Supplier and Manufacturer Guide: What to Look for, What You’ll Need, and Where to Find Suppliers and Manufacturers

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When you’re running an ecommerce business, you need reliable suppliers and manufacturers to help you maintain seamless supply chain operations. That’s why you need to pay extra close attention to the sourcing process so you can identify reliable and long-term partners.

In this guide, we walk you through the process of finding suppliers and manufacturers for your business. Let’s jump in.

What is the difference between a supplier and a manufacturer?

The main difference between a supplier and a manufacturer is that the supplier sells products to other businesses such as retailers and vendors whereas the manufacturer produces the products. In other words, the manufacturer creates the goods, which the supplier then supplies in bulk for other businesses to sell to end consumers. 

In some cases, the manufacturer also acts as a supplier and sells the products directly to retailers and vendors. Additionally, suppliers in the manufacturing industry also supply raw materials and parts to manufacturers instead of selling finished products to retail businesses.

Supplier and manufacturer quick reference guide

TypeOverviewRed FlagsGreen Flags
SupplierSupplies to other businesses– Lack of communication
– Quality concerns
– Prone to mistakes
– Late deliveries
– Lack of compliance
– Lack of transparency
– Overpriced
– Relevant and up-to-date quality certifications
– Strategically located
– Competitive pricing
– Financially stable
– Maintains transparency
– Capability to scale
– Credibility in the industry
– Offers flexibility
– Delivers on time
– Quality customer service
TypeOverviewRed FlagsGreen Flags
ManufacturerManufacturers the product– Lack of communication
– Lack of necessary certifications
– Requires upfront payment
– Lack of transparency
– Lack of flexibility
– No dedicated point of contact
– Possesses necessary expertise
– Maintains quality standards consistently
– Credibility in the industry
– Good communication and transparency
– Competitive pricing
– Offers flexibility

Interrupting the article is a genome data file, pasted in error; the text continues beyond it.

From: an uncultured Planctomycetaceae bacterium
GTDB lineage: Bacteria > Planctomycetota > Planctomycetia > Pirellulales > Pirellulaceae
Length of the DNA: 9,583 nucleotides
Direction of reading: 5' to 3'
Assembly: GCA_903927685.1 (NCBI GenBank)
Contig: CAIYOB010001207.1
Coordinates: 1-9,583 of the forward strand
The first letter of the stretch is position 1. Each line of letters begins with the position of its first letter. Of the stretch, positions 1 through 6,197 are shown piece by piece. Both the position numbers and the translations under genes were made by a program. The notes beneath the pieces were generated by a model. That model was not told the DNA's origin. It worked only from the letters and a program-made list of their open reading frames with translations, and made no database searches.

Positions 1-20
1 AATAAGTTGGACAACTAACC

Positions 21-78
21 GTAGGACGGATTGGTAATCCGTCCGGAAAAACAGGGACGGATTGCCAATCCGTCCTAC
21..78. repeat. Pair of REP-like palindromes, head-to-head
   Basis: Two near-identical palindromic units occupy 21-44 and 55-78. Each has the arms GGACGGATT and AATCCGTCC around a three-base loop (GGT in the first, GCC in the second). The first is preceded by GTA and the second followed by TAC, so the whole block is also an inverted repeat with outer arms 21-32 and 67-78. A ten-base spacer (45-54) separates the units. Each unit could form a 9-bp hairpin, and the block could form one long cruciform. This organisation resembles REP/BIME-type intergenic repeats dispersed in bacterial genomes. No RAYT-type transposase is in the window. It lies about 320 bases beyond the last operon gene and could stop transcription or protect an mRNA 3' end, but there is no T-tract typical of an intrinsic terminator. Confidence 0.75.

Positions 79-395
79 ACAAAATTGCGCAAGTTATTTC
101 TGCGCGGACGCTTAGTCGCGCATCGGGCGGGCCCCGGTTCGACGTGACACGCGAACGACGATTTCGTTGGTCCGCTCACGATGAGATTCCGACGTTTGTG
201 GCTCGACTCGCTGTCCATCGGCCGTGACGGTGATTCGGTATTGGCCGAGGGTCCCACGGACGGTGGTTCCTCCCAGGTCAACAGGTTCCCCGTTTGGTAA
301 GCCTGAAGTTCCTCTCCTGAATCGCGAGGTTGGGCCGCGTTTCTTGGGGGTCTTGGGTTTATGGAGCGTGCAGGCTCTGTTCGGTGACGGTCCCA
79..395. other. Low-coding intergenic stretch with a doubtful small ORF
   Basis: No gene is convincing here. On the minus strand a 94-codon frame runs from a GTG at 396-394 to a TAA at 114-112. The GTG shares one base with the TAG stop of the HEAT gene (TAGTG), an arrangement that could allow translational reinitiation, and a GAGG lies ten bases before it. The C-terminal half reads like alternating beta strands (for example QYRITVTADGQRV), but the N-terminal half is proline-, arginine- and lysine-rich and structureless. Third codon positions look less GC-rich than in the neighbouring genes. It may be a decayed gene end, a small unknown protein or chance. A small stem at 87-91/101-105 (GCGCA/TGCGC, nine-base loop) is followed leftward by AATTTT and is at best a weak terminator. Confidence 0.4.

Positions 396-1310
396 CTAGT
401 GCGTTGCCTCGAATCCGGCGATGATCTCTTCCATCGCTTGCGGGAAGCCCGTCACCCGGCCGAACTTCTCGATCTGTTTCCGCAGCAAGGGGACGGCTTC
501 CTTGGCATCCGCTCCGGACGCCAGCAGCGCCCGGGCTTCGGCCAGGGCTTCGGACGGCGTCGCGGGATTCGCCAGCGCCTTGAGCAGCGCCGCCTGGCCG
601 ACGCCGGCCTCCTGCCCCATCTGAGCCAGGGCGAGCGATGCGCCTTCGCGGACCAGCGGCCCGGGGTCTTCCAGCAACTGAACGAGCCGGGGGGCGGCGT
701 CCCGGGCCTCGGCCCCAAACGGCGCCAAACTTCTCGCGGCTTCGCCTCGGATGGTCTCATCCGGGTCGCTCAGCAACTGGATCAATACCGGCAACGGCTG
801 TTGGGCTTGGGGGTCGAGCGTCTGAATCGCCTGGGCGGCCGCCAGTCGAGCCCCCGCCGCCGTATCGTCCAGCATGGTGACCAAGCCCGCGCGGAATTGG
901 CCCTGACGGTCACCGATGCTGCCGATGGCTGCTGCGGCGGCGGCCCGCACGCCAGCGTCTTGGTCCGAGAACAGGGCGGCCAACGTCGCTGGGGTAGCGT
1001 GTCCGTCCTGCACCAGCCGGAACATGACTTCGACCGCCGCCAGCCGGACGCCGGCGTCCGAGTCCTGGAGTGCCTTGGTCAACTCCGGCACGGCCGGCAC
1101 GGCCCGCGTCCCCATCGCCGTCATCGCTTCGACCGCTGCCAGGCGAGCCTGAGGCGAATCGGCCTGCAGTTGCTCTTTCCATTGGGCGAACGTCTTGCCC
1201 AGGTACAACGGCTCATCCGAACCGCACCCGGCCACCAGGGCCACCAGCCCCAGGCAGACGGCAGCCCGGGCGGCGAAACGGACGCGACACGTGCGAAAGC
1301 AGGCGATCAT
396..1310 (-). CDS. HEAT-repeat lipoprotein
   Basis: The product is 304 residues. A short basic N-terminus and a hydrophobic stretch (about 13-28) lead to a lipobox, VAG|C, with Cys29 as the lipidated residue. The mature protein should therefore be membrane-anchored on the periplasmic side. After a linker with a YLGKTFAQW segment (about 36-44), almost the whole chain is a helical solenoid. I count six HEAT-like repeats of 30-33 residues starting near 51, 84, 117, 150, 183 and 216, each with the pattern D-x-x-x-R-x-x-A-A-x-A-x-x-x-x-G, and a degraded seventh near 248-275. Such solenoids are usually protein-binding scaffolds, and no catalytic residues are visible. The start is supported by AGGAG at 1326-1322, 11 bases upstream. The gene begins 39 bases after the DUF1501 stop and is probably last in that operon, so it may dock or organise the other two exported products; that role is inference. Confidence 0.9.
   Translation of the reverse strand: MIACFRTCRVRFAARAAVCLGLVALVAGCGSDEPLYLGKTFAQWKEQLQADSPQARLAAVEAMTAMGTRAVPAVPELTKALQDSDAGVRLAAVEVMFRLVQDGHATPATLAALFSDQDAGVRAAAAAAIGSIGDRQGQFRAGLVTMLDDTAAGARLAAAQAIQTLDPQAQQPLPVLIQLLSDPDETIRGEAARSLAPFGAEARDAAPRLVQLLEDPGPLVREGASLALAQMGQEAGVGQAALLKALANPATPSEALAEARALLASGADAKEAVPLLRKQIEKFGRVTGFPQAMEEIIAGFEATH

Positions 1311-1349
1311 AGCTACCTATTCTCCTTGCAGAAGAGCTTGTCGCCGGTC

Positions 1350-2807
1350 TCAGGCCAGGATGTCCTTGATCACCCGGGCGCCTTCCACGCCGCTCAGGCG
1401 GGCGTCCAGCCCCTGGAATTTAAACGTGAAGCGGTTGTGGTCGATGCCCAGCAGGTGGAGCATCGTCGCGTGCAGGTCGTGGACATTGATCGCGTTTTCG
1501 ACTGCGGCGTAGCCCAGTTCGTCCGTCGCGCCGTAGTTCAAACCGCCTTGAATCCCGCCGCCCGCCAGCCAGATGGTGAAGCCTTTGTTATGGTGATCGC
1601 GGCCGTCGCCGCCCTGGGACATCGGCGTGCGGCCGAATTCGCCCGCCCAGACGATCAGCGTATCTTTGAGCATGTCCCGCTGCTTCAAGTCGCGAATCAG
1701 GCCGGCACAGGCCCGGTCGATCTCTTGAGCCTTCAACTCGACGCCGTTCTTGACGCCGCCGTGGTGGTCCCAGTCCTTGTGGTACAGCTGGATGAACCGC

What you need to know about finding a supplier

The product sourcing process is a bit more complicated than reaching out to just any random supplier. You need to take an organized approach that will allow you to narrow down suppliers that fit your needs.

What you need first

Before reaching out to a supplier, make sure you’re prepared with the following information.

List of supplies

Have a list of everything that you’ll need from the supplier–whether it’s the items from your product range or the components you need to manufacture a product. Make sure the supplier can accommodate all your supply needs before you decide to work with them.

Your budget

Clearly outline how much you can afford to spend on the supplies. Include an estimate of the expected cost per unit and the maximum you’re willing to spend after negotiations.

Questions for your potential supplier

Be prepared to ask important questions that will help you narrow down your selection. Make sure you’re asking questions related to lead times, minimum order quantities, setup fees, sustainability practices, defect policies, shipping methods, and shipping costs among many others.

End goal

What do you want to achieve through your partnership with the supplier? Don’t forget to clearly specify your end goal so you can easily identify a supplier who can help you achieve it.

What to look for in a supplier

When choosing a supplier, make sure they meet the following criteria:

  • They’re certified to your quality standards and their certifications are up to date.
  • The geo-political climate in their region is stable.
  • They’re financially stable and aren’t at risk of unexpectedly going out of business.
  • You’re capable of managing the weather-related risks that are typical in their region.
  • They give you visibility into their inventory information.
  • They have the capacity to scale with you.
  • Many other businesses (particularly in your industry) are vouching for them.
  • They can accommodate your payment requirements.
  • They have a solid track record of making timely deliveries. 
  • You can trust them to provide quality customer service.

Supplier red flags

Alternatively, the following signs may be an indicator for a potentially risky supplier partnership:

  • They don’t communicate and/or are difficult to reach.
  • Their product quality is declining or not up to par.
  • They regularly make mistakes (delivering incorrect or defective items).
  • They’re constantly late with deliveries.
  • They don’t maintain compliance.
  • They’re reluctant to share information such as financial records and delivery or lead-time data.
  • Their products and services are overpriced.

Where to find suppliers

A simple Google search can sometimes reveal leading suppliers for the products you need. Referrals from other businesses in your industry is also a great idea.

To expand your options, you could also go through online directories like Thomasnet, Kompass, Aliexpress, IndiaMART, and Alibaba and get access to thousands of suppliers from around the world.

What you need to know about finding a manufacturer